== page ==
Healing Well: OS Grid Reference – SE 1321 4332
Also Known as:
- Horncliff Well
From the famous Dick Hudson’s pub on the south side of Ilkley Moor, take the road right (east) for a half-mile until you reach the large Weecher Reservoir just off the roadside on your right. Less than 300 yards past the reservoir, a footpath takes you onto the moor itself. Walk up the path for about ⅔-mile — crossing one wall, then walking roughly parallel with another on your right — until you reach a crossing of paths where there are 2 gates or stiles. Take the lower of the two stiles, through the wall, but below the fence. You’ll see an awful Yorkshire Water cover, which has just about destroyed the once-fine well that had always flowed here. Below this, by the wallside, are the trickling remains of our old healing spring.
Archaeology & History
When I was a young boy, Horncliffe Well was the site we would visit every weekend as our first stopping-spot on our regular ventures exploring these moorlands — “from Wrose to Rombalds,” as we use to call it! The old well was always very plentiful, strong-flowing, cold and truly refreshing. It was undoubtedly the best water source on the entire Rombalds Moor region, never drying up: even in the great droughts of 1976 and 1995, after all others had just about failed, the waters at Horncliffe were still flowing as strong as ever, as they had always done. But not anymore…
First described in land records of 1273 CE, this has always been a well of great repute and oral tradition told that this great old well never ran dry. It marked the ancient boundary point where the moorlands of Hawksworth, Burley and Bingley all meet. By name alone it is associated with the nearby and curious Horncliffe Circle, whose status itself is unclear (the circle seems more a place of refuge or living than a true ritual site).
The remains of old buildings on the flat just above where the waters once flowed were built in much more recent centuries. The building appears to have been started around 1799, for E.E. Dodds (1985) told that in 1800 it was used as a school for several years by local teacher Joshua Briggs. J. Horsfall Turner (1907) published a copy of an old drawing of the school, as it was soon after construction.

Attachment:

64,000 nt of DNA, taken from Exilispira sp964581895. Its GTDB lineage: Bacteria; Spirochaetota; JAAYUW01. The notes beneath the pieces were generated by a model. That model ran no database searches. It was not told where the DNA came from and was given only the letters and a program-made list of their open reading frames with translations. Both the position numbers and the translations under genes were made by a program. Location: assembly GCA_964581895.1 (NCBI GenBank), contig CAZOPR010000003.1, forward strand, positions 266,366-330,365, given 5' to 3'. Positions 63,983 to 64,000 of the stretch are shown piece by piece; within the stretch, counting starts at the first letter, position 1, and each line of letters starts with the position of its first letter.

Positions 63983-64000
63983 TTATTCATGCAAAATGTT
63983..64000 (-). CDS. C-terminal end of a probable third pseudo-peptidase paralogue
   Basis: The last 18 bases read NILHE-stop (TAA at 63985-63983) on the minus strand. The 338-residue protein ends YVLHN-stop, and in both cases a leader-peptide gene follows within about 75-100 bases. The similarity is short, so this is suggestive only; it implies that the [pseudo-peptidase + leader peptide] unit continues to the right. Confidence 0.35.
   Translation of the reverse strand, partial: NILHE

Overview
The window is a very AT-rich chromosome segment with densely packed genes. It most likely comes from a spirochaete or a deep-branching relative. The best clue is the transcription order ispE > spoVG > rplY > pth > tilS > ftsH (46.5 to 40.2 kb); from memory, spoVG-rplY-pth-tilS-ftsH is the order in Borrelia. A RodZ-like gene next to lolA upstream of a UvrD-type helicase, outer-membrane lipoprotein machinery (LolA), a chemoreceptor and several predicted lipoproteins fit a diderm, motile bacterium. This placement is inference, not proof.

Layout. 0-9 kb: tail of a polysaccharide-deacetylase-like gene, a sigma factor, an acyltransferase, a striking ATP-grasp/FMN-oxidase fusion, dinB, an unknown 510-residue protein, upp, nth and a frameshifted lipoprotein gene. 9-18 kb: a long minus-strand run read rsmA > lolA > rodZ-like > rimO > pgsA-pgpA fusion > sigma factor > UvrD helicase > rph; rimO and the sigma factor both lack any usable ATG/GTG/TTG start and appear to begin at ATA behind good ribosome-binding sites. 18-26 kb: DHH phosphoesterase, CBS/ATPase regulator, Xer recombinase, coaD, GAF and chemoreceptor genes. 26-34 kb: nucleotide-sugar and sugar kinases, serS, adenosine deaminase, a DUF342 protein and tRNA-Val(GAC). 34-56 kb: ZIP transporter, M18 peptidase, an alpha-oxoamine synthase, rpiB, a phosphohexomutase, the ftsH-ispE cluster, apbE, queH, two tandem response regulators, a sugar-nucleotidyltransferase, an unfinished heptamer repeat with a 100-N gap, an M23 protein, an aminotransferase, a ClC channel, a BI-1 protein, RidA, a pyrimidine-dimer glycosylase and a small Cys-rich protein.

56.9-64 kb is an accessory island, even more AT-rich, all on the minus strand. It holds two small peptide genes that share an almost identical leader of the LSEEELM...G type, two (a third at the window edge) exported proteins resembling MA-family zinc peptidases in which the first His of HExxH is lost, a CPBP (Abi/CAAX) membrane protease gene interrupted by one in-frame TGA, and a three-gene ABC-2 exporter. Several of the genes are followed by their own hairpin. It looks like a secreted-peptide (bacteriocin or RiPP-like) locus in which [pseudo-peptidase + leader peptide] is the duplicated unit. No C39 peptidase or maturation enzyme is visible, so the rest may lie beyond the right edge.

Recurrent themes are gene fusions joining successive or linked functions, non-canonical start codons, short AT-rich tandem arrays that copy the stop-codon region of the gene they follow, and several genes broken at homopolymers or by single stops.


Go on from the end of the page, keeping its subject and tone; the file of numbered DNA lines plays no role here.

Horncliffe Well was dug into by Yorkshire Water in the 1990s, who now channel much of its supply away for commercial benefit. When this work was being done, the workmen for the company broke an old stone at its base next to the adjacent Horncliffe House (in ruins). The waters had always flowed fast and freely, but after Yorkshire Water had finished their ‘work’ here, the great majority of Horncliffe’s water supply subsided considerably, leaving walkers, birds and animals to suffer from its demise. In all sincerity, it’s to be hoped that good people someday will visit this once-fine site and return it to its previous healthy status.
When we were kids we came here every weekend and got to know the old ranger who we’d meet either here or at the adjacent Horncliffe Circle, 250 yards NNE, where we’d sit and eat. In the mid-1970s, he told us that the old well was once a site where the fairy-folk would play, around Mayday (beltane). And though in later years I’ve sought for any information about this in all early antiquarian books that cover this area, I’ve never found any mention of this tale in print. The old ranger knew the moors and its history better than anyone I’ve ever known and many old stories died with him after his death.
- Bennett, Paul, The Old Stones of Elmet, Capall Bann: Chieveley 2003.
- Dodd, E.E., Bingley: A Yorkshire Town through Nine Centuries, M.T.D. Rigg: Guiseley 1985.
- Laurence, Alastair, A History of Menston and Hawksworth, Smith Settle: Otley 1991.
- Turner, J. Horsfall, Idle Upper Chapel Burial Registers and Graveyard Inscriptions, Harrison & Son: Bingley 1907.
- Whelan, Edna, The Magic and Mystery of Holy Wells, Capall Bann: Chieveley 2001.
- Whelan, Edna & Taylor, Ian, Yorkshire Holy Wells and Sacred Springs, Northern Lights: Dunnington 1989.
© Paul Bennett, The Northern Antiquarian